That’s when Heidi told me that the ARC was considering cancelling the 2019 World Refugee Day 5k. It costs significant money for transportation, security, shirts, messaging, staff time, and just a lot of things that we take for granted in our first world society. While there was never a question posed to me… my answer was no. Heidi said what do you mean, I said they can’t. They can’t cancel this. This is what we do. We provide opportunities for people to run. To move, to laugh, train, be inspired, something to look forward to and if we do it right then we can create something to look fondly back on. This is what we do and it’s what we’re going to do, but this time we’re going to do it in Africa. And we’re going to do it for free.
I’m busy, but I can do a little more. You’re busy, but you can also do a little more. We all can.
Many of my values are based on our companies“run local” philosophy. Supporting my region and trying to inflect my influence on my community has always resonated with me. I believed that if we all took care of our community then the world would be fine. Focus here and on the achievable. I now believe that ethos derives from my personal love of “home.” I love coming home from a trip or just from work. It feels good. Maybe my parents made it feel safe or maybe it relieves some of the previously mentioned bubbling anxiety. The point is that I truly value the power of home. I think that is why the struggle of the refugee hits me so deep to my core. They literally don’t have a home. They were forced to leave. They didn’t choose to leave. They would love to be home. Borders are closing faster and harder than ever before. The world seems less welcoming than ever. Maybe it’s the news media, but earth feels less just. And I just I want to help those humans. So this is what we’re going to do…we’re all just going to do a little more.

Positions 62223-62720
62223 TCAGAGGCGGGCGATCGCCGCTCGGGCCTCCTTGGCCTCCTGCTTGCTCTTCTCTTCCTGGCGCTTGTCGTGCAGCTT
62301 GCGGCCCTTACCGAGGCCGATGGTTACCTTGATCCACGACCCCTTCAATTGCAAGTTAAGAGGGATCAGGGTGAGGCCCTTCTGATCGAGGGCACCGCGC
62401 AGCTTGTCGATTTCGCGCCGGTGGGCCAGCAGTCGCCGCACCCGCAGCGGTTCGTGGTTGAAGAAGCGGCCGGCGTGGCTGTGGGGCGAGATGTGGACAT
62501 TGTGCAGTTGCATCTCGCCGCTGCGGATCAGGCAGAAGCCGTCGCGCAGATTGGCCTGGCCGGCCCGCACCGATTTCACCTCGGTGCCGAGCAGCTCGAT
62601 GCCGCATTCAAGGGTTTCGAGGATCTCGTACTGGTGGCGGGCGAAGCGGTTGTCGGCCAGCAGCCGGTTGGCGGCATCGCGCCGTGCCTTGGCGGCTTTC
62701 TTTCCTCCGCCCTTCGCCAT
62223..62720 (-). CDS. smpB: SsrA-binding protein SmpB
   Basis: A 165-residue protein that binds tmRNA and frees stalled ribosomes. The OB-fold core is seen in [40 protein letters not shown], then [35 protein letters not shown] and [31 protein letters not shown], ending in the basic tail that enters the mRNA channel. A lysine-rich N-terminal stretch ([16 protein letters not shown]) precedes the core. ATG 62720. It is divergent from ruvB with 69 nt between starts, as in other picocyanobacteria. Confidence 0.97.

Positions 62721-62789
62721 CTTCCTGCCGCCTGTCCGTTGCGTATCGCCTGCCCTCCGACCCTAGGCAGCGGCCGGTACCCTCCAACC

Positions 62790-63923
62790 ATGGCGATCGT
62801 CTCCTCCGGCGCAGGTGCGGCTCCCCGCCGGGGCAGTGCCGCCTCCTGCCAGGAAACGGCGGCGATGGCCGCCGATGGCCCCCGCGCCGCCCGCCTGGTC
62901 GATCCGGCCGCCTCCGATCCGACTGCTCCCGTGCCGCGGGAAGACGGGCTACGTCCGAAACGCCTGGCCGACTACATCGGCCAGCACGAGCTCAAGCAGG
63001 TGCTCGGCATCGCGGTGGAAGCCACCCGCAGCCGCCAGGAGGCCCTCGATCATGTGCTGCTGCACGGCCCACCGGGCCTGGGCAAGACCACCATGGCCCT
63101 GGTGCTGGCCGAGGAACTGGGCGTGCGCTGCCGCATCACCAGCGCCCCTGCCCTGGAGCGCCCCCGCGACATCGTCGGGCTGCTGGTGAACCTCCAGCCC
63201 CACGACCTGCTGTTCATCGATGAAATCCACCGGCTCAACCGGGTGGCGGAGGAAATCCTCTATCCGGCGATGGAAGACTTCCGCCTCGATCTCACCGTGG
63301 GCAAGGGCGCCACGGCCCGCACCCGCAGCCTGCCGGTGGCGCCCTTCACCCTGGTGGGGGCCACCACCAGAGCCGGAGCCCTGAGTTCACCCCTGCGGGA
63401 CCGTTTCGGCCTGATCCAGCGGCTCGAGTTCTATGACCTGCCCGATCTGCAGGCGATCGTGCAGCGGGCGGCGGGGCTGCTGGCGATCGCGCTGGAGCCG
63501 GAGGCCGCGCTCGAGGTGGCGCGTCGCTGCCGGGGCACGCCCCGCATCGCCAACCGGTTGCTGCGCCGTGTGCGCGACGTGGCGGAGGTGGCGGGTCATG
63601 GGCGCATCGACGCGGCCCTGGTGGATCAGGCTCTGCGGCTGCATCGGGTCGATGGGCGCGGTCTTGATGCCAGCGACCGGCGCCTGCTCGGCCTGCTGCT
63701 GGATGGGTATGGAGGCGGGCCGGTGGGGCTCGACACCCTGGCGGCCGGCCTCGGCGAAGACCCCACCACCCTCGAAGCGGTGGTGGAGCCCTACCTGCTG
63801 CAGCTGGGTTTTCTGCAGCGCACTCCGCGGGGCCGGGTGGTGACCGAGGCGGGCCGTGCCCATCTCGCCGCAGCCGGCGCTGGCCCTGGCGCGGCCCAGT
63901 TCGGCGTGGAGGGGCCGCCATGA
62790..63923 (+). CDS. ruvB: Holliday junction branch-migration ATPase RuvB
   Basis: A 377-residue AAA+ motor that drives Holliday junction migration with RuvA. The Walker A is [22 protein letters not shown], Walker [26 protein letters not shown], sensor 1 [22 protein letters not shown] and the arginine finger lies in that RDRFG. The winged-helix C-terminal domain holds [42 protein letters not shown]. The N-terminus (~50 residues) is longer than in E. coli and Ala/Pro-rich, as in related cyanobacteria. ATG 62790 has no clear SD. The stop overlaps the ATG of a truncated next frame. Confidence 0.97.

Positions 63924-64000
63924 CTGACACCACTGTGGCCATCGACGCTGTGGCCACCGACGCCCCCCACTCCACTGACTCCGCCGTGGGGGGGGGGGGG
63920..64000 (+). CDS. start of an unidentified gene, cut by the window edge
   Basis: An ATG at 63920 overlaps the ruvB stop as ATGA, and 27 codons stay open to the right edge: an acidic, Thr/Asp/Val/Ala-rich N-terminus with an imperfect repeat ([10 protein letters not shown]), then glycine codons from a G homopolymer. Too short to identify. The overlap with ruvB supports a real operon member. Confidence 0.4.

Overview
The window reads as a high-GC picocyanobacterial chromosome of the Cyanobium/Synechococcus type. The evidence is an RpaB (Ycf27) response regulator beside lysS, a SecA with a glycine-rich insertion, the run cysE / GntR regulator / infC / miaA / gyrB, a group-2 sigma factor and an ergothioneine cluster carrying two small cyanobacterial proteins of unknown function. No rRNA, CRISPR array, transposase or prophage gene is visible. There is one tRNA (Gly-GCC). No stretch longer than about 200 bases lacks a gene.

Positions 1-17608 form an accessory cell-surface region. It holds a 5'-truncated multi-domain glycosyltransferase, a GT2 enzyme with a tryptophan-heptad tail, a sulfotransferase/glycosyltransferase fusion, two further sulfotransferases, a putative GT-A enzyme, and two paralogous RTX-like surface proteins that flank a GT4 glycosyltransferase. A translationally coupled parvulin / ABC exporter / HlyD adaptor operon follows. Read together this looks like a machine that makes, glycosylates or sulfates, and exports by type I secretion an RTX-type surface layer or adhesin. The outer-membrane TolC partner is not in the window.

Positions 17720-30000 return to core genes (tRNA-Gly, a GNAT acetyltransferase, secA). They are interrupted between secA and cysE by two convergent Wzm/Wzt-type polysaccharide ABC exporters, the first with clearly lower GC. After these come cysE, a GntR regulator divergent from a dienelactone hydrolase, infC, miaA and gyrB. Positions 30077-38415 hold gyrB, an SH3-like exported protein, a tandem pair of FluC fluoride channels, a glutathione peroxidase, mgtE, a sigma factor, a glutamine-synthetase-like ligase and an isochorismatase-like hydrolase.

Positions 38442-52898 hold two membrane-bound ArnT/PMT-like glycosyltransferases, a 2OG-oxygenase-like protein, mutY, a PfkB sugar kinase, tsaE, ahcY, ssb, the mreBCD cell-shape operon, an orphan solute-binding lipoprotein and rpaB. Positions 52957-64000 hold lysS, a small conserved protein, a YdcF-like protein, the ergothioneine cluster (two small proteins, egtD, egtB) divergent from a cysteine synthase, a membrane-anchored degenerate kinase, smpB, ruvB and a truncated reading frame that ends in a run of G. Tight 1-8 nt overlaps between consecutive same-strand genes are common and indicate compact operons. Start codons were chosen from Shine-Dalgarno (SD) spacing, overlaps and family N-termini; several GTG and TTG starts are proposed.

We’re going to produce a global event. Yes, WE.
On June 20th 2019 we’re honoring World Refugee Day. I’m headed to Uganda to support 1000 refugees in the production of their 5k. You’re either going to run virtually or join a shadow run. If you’re one of my friends that directs races or you always wanted to put on a small fun run, then you’re going to host a shadow run in your town. We’re doing this. We need to keep this event alive and we need to blow past that finish line. We need to support refugees everywhere and non-profits like the ARC that support refugees. We’re going to create home. Let’s make this planet a better place. Let’s go world. Let’s go team humans. Let’s give just a little more.
(Authors note: And you get a free hat. So that’s chill)
Donate to my personal fundraising campaign page Here: https://raceroster.com/events/2019/23485/world-refugee-day-5k-virtual-run/pledge/participant/6065255
Register for the World Refugee Day 5k Here:
Sign up to host your own World Refugee Day 5k Shadow Run Here:
Learn more here (but what else do you really need to know?): Ok, fine here: https://www.worldrefugeeday5k.com/